Two days ago, while walking from my house to the garage, which is also my husband's shop and where he spends much of his time, I heard a faint but distinct bird call. I knew instantly what it was and looked high into the sky to find the caller. My eyes followed and locked on to the source of the calls: a broad-winged hawk. Then yesterday it was two broad-winged hawks calling to each other. It's a little late for the semi-annual hawk migration that occurs every spring, and it's more common for us to hear and see Cooper's hawks or red-tailed hawks in our neighborhood, than broad-wings. What a treat to be rewarded for my many hours of listening to bird song recordings! The sound-siting gave me an inner feeling of accomplishment and thankfulness that still makes me feel good just to remember it.
Almost every day I walk to stay healthy. It keeps my heart and muscles strong, keeps me feeling positive and gives me energy for my day. I often walk outside in our neighborhood near Minnehaha Creek or around Lake Nokomis. While outside I never listen to music with ear buds in my ears; that would block out all the sounds of nature I enjoy. My intention is always to push myself to walk as fast as I can, but so often I get side-tracked by seeing or hearing a bird. If it's pouring rain outside I walk on the treadmill in my basement, and only then do I have ear buds in my ears--listening to recorded bird songs and calls! I am a musician; I love music, but when I hear it I stop whatever I'm doing and listen or dance to it. If I can't walk to the beat of the music it drives me crazy, so exercising to music is out for me unless I find the perfect song to play with the exercise I'm doing. I discovered that bird songs and calls are beautiful to hear while exercising, without the temptation to follow a beat. I can focus on my body, its movements, how I'm feeling, listening to what my body needs that day. The side benefit of this is learning to recognize bird calls.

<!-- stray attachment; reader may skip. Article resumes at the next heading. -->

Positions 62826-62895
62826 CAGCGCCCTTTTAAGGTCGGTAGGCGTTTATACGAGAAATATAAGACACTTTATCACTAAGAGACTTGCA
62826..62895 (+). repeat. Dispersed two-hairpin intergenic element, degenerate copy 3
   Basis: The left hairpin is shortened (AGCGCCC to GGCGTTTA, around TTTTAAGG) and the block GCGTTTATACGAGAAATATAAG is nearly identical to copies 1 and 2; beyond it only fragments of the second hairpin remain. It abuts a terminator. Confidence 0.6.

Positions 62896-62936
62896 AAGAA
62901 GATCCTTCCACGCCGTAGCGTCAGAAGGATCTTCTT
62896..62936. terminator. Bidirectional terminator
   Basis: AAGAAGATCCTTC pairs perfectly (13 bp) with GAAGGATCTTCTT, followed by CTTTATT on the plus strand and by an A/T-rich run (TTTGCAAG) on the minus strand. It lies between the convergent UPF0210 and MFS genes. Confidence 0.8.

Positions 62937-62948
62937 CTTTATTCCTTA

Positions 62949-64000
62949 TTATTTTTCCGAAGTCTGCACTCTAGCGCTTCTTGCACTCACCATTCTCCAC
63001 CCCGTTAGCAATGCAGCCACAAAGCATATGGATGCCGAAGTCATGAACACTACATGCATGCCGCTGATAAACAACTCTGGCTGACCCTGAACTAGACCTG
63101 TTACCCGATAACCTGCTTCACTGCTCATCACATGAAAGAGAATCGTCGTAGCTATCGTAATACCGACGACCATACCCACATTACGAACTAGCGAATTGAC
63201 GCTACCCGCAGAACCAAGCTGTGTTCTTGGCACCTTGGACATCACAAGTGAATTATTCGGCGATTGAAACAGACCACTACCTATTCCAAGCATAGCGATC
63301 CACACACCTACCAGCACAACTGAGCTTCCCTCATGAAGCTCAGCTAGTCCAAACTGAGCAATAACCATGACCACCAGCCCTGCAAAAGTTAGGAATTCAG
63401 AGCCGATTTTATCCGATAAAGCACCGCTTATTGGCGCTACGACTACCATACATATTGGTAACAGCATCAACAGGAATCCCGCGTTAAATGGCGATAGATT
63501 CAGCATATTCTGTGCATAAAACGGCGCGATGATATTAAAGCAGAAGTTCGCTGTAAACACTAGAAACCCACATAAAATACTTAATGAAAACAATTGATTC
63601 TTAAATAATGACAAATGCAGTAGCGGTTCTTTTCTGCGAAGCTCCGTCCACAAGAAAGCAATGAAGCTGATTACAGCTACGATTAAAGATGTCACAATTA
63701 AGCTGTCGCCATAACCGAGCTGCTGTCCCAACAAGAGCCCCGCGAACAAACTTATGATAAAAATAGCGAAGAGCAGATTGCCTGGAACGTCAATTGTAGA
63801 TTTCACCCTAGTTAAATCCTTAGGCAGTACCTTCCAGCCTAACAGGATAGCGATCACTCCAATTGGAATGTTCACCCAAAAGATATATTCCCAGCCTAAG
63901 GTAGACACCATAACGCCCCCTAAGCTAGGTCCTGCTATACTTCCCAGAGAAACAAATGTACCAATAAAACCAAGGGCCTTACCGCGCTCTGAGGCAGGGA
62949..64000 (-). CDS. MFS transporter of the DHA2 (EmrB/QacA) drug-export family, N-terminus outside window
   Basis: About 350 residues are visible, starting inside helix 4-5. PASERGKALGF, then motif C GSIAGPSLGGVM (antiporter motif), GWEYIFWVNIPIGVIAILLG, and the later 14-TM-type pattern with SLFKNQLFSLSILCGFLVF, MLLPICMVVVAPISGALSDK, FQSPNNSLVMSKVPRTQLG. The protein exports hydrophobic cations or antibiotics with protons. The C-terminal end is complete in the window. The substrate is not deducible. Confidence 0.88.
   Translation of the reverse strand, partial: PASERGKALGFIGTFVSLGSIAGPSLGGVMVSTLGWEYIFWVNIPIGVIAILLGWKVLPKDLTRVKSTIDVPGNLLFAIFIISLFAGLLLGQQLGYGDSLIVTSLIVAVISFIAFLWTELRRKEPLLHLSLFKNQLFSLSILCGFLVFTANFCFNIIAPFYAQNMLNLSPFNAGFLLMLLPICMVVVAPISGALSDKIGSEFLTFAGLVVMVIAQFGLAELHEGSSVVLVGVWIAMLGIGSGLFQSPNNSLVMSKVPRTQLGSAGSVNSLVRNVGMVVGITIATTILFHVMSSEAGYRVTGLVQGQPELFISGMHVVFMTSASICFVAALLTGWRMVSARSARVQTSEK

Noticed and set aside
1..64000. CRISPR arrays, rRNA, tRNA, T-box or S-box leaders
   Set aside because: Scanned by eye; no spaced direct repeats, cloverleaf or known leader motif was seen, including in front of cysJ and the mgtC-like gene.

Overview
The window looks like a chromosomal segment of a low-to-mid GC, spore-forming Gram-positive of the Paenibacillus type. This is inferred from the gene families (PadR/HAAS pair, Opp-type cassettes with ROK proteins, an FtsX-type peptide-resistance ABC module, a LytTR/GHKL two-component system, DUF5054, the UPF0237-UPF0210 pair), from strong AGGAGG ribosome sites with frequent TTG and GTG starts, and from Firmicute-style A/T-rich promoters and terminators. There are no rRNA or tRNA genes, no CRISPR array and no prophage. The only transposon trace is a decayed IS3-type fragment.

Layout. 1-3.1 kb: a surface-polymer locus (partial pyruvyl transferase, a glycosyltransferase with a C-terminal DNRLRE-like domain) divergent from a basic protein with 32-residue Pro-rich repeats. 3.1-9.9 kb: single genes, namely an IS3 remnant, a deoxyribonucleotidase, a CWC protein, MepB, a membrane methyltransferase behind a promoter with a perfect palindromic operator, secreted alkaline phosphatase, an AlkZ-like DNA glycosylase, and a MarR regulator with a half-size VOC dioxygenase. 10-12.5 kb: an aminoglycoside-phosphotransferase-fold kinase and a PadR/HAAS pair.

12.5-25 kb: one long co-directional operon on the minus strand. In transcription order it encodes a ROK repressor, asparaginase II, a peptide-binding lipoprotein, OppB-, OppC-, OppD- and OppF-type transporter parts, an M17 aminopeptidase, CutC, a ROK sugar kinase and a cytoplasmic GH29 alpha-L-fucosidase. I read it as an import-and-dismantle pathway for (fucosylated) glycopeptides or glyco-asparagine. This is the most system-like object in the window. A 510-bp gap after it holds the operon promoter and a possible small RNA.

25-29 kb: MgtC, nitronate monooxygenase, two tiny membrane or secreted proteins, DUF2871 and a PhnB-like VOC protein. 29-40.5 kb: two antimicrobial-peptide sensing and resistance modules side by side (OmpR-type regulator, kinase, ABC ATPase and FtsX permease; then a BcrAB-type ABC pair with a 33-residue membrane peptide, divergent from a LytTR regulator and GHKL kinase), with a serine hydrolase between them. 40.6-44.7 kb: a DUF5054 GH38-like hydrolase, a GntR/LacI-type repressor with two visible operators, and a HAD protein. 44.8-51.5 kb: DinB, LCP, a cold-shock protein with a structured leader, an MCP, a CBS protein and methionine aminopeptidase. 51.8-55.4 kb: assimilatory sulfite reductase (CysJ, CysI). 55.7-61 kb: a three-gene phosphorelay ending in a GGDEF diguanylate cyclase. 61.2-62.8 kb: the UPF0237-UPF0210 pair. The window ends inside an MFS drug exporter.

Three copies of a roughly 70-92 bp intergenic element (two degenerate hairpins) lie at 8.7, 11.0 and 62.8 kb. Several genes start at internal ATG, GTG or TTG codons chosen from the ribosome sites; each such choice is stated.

As all birders know, many small song birds are elusive, hiding in the forest understory and hunting for insects under the dead leaves, or camouflaged high up in the leafy branches of a mature hardwood tree. Even using binoculars they can be difficult to spot. If I pay attention to my ears the sounds of the forest or lakeside will reveal the presence of birds that are concealed there. In my book, The Lakes In My Head, I write about how exciting it was to first hear, then eventually see my first varied thrush four years ago in Alaska on the Kenai Peninsula:
"We saw the peak of Mt. Denali (formerly McKinley) in the dazzling sun from the Alaska Railroad train car. We breathed the fresh, clean air of the Alaskan coniferous forests. I identified over thirty bird species I had never seen before, by sound and by sight, including varied thrushes, a highlight of the trip for me--and a source of amusement for my husband and friend, who teased me about my birding excitement. We saw moose, magpies, and ravens wherever we went, even in the city, and black bear, grizzly bear, porcupines and Arctic ground squirrels in the forested areas."
One night while staying in a tiny cabin at Denali, falling asleep while it was still quite light outside due to the Alaskan summer I was rudely startled by the very loud sound of a wood thrush (or possibly a Swainson's thrush, I don't recall) echoing through the crisp air and bouncing off the hillsides right outside the cabin door. My husband, Ken, was soundly asleep, but there was no way I was going to get to sleep with that "noise" outside the cabin. My curiosity overwhelmed me. I got up, put some pants on, and went outside to quietly stalk the bird. Again, the call told me it would be on the ground among the bushes beneath the pines and I followed the sound to where it was. I was rewarded with a really good siting of the bird standing on the ground singing away with all his might. No binoculars necessary. He kept on singing while I tiptoed back into bed. It took me a bit to fall asleep again. The bird, however, clearly was not going to be sleeping any time soon!